Who Will Remember Paul Simon?


Los Angeles

It’s been more than four decades since the rise of the singer-songwriters, and by now we can see who among them has created a body of work substantial enough to resonate well into the future. Leonard Cohen, Bob Dylan and Joni Mitchell seem safe bets, but what about Paul Simon, who played three shows here last week in support of his new album, "So Beautiful or So What" (Concord)?

simonJeff Fusco

The singer-songwriter performing in concert earlier this year.

By any sensible standard, Mr. Simon is a great American composer. His talent has rarely wavered, and, like "Surprise" in 2006 and "You’re the One" in 2000, "So Beautiful or So What" adds to his legacy. He was the first recipient of the Library of Congress’s Gershwin Prize for Popular Song—and that seems right.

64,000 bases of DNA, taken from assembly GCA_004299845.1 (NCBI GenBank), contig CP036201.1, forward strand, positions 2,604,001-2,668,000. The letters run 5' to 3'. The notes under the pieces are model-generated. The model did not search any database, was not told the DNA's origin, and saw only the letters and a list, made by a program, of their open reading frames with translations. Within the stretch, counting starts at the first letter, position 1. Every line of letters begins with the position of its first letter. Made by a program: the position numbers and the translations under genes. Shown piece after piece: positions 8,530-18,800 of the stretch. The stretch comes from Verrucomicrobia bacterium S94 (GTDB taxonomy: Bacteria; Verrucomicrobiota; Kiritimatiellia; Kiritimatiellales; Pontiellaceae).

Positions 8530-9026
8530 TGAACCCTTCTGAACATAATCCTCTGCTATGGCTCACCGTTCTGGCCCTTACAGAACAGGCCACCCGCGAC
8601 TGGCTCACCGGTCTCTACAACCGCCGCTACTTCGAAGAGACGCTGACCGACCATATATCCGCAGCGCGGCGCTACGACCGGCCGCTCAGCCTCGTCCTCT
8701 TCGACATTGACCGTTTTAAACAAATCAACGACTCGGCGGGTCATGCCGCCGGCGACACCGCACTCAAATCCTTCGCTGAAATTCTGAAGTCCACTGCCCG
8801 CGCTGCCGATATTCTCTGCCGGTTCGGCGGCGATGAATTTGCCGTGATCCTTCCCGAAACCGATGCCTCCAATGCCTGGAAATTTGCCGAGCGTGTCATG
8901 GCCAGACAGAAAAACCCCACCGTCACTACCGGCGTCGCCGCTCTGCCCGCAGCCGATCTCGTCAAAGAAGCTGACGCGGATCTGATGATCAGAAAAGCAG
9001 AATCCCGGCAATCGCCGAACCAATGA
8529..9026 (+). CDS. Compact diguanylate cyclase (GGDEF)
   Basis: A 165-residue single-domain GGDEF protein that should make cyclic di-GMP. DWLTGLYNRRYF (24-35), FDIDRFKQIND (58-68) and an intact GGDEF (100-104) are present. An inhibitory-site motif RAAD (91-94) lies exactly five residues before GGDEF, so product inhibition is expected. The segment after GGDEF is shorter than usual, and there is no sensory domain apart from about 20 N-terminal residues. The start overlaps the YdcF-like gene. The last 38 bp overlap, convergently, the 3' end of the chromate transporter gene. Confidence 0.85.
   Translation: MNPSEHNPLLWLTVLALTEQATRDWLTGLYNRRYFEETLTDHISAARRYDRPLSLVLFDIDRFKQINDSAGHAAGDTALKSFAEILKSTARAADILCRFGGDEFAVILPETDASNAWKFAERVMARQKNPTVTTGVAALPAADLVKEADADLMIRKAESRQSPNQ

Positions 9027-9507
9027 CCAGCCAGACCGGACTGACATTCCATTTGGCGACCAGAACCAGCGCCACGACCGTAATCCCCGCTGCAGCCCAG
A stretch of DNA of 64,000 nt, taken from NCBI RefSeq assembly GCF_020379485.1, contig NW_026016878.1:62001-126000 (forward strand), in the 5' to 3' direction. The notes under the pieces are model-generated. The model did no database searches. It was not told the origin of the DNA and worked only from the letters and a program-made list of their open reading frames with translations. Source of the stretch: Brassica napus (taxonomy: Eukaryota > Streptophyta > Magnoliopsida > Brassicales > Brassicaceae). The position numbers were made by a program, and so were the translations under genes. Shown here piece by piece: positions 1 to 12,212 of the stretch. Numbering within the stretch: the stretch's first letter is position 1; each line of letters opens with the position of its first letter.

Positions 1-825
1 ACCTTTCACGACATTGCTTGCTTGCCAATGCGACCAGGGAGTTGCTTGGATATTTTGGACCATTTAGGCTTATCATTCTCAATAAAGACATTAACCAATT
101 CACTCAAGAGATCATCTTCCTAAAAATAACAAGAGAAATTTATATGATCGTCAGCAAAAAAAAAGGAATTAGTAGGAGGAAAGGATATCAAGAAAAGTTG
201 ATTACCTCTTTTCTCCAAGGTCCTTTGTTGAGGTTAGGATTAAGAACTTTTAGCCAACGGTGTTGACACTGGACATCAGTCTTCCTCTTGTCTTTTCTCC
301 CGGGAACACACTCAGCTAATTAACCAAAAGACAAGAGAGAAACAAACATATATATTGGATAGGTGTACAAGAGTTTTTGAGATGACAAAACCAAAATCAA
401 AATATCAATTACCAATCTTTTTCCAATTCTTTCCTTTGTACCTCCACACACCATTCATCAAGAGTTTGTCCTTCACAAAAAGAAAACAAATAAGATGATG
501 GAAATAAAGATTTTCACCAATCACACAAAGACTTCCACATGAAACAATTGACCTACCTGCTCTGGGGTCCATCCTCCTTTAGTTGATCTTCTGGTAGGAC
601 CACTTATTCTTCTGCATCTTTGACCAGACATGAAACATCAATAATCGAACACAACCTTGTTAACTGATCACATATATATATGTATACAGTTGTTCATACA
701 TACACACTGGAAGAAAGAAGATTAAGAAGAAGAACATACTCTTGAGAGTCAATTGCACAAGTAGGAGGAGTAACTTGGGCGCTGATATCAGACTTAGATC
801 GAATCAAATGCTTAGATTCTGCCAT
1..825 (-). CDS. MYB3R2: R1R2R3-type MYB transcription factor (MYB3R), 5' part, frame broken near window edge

And yet, though he’s an influence on today’s new-folk movement, young musicians and fans haven’t embraced the 69-year-old Mr. Simon with the same gusto as his few peers. Songs by Mr. Simon aren’t covered as often as those by Messrs. Cohen and Dylan and Ms. Mitchell, and there’s been no cross-generational celebration of his work to match the soundtrack of Todd Haynes’s Dylan film, "I’m Not There"; the one to Lian Lunson’s documentary "Leonard Cohen: I’m Your Man"; or Herbie Hancock’s multiartist "River: The Joni Letters," which won the Best Album Grammy in 2007.

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